“Can I just talk to you over here for a moment?”
It’s not the first time this question made me feel uncomfortable. I remember when my parents would give me a quick ‘talking to’ about something I did wrong or when my teachers would inform me of my unacceptable behavior. Over the years, I have heard this phrase from many people in positions of authority, from social workers to the police, in attempts to bring people in line with ‘acceptable’ behavior.
I am a worker at a few of the social service providers in town that the police like to frequent, excessively. While on a lunch break from one of these jobs, a Victoria police officer I had an interaction with an hour earlier was standing in one of the aisles of the 7-11. He wanted to have a ‘chat’ with me about the way I treated him and his cohort of uniformed pals when 6 of them responded to a medical emergency. Apparently, I hurt his feelings because I thought it was excessive for 6 police officers to show up to a medical emergency in a situation that did not require them. Unfortunately, in Victoria police accompany paramedics to medical emergencies in places deemed “dangerous,” which is to say places where poor folks and people who use drugs hang out or live.
The conversation with the police officer went as I expected: “If you want to build a relationship with the police, you have to show them respect,” and, “we are there to protect the paramedics,” and, “you were standoffish,” and, “what if they hurt you, or themselves…” and so on. It was clear to me that the officer was trying to give me a morality lesson on how to bow down to the powers that be. He simultaneously dismissed my concerns regarding the structural violence enacted daily by the police towards poor folks, people who use drugs, and people without housing.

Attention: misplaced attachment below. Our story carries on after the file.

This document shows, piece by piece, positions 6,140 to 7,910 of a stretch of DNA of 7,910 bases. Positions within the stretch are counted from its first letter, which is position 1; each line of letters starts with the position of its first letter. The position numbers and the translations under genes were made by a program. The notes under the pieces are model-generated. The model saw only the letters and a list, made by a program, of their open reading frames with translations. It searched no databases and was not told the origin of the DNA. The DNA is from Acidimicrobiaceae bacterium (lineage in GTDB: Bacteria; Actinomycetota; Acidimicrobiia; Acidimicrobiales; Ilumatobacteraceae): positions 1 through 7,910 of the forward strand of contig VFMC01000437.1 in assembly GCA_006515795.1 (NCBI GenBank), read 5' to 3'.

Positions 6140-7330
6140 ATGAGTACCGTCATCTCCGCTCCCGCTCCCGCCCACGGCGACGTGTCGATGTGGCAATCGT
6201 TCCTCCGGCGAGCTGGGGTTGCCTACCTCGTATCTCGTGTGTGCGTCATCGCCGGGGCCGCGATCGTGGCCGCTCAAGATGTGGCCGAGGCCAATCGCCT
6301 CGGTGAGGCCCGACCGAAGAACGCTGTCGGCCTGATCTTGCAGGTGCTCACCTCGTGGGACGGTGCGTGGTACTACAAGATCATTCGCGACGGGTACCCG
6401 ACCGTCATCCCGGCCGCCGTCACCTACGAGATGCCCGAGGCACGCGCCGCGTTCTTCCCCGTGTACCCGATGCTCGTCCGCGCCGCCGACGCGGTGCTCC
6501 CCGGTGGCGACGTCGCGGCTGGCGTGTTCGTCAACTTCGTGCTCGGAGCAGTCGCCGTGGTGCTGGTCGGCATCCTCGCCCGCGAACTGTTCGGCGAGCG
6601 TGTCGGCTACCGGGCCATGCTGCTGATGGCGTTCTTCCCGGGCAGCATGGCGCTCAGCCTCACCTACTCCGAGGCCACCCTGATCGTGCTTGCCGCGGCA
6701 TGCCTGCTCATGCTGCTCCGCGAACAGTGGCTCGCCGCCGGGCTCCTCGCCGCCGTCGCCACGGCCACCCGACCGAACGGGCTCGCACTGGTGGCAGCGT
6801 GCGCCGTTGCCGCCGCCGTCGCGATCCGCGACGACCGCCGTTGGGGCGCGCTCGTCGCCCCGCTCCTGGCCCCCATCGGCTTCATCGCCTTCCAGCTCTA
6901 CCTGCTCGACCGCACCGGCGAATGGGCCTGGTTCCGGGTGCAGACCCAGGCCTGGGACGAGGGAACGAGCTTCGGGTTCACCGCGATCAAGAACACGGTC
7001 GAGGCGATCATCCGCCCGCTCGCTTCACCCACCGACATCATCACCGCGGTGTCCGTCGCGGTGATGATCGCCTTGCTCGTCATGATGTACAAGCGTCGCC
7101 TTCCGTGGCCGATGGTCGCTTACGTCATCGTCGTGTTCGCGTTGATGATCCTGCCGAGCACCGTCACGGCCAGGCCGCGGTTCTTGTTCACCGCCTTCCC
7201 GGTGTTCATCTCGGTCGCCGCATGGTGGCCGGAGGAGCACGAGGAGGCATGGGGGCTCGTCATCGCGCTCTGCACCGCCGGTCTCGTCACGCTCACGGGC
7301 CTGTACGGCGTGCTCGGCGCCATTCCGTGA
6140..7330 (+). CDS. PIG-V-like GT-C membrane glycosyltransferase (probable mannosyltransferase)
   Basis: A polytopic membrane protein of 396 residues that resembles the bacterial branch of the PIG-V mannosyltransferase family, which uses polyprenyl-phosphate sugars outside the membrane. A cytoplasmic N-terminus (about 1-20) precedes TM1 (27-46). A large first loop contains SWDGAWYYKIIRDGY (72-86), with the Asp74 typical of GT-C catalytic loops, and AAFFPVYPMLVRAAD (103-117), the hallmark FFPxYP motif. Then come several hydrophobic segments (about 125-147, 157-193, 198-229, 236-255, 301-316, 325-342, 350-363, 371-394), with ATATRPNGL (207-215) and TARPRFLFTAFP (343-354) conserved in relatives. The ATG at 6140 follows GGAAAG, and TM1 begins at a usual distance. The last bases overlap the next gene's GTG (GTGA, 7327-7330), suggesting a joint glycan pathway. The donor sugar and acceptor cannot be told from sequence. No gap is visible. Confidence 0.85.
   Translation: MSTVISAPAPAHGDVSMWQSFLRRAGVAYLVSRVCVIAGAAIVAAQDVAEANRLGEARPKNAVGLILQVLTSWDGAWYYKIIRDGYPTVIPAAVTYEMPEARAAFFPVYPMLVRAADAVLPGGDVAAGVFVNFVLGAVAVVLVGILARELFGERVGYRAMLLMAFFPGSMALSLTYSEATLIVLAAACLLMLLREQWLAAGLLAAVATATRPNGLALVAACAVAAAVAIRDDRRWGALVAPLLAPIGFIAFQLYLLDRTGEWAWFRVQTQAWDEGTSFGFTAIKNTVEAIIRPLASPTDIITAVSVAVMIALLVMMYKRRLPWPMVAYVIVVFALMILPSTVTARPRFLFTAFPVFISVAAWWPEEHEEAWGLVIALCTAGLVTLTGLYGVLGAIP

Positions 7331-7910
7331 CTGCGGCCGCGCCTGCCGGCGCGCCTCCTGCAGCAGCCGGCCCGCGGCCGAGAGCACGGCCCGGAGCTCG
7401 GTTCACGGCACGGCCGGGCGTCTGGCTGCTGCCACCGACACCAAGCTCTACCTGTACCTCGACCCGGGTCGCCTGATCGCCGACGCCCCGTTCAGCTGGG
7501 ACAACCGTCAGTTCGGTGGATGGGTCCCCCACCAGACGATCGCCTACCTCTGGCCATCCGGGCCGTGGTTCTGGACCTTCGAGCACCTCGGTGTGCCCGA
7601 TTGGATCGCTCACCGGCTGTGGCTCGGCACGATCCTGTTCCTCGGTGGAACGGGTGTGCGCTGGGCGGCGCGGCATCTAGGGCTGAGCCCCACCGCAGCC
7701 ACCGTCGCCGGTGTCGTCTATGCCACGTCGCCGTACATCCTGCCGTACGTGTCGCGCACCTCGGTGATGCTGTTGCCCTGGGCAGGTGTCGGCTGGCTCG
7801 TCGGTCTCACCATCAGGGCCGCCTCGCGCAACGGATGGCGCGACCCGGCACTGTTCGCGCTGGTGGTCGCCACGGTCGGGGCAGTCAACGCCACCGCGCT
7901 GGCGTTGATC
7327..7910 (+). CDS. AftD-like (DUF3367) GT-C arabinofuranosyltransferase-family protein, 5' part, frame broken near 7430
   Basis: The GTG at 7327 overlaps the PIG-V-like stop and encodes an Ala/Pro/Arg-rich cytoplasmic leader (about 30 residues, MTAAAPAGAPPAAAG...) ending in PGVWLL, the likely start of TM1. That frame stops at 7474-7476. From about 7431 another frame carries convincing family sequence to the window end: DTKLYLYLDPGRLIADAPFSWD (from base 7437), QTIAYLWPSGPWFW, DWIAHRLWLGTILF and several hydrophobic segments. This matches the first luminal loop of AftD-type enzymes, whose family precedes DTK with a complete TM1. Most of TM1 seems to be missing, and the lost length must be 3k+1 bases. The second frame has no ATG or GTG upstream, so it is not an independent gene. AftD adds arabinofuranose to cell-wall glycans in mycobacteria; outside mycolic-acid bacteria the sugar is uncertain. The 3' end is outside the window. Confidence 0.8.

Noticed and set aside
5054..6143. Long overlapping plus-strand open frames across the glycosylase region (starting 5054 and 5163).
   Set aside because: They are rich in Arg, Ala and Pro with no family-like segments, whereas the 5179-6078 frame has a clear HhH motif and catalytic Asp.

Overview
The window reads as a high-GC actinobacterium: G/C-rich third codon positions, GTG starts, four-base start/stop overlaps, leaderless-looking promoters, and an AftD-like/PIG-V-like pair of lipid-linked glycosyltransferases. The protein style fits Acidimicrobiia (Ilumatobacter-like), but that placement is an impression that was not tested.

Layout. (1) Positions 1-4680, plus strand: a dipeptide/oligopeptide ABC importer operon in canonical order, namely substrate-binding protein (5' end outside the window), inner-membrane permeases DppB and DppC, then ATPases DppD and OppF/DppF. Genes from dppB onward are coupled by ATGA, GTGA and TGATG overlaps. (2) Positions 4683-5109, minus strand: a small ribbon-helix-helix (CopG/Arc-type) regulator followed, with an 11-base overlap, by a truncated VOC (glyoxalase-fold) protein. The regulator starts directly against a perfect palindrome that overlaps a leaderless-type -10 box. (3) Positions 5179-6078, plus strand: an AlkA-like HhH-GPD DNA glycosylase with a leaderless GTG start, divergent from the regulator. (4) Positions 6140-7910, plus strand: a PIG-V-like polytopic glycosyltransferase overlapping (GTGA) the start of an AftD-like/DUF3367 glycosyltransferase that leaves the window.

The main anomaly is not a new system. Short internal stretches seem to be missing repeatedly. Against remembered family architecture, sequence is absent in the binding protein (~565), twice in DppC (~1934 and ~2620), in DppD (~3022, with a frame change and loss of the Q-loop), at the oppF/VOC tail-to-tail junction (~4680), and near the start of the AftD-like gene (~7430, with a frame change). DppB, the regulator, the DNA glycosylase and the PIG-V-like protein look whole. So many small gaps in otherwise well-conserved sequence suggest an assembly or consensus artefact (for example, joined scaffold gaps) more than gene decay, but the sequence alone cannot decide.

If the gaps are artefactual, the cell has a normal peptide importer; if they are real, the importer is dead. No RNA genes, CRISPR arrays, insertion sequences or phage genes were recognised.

My role as a worker at social service agencies is to mitigate the harms of structural violence, and this includes the harms that are caused by the police. It is critical that we challenge the idea that police should be helpers and health care providers. We need to disrupt the reliance on police for social control in services and housing for low-income people. Until the police stop criminalizing poor folks and people who use drugs, until they stop showing up to overdose calls, until they stop enforcing bylaws that serve to displace and destabilize, until they stop fishing for people to incarcerate, I will continue to challenge the idea that police are our friends. Envisioning alternatives to state control is a worthwhile endeavor, even if it means getting the occasional ‘talking to’.
Piotr Burek is an HIV positive queer living in Victoria, on the lands of the Lekwungen peoples. While he works at various social service providers, his passion is advocating with/for HIV positive folks and organizing queer resistance to state oppression.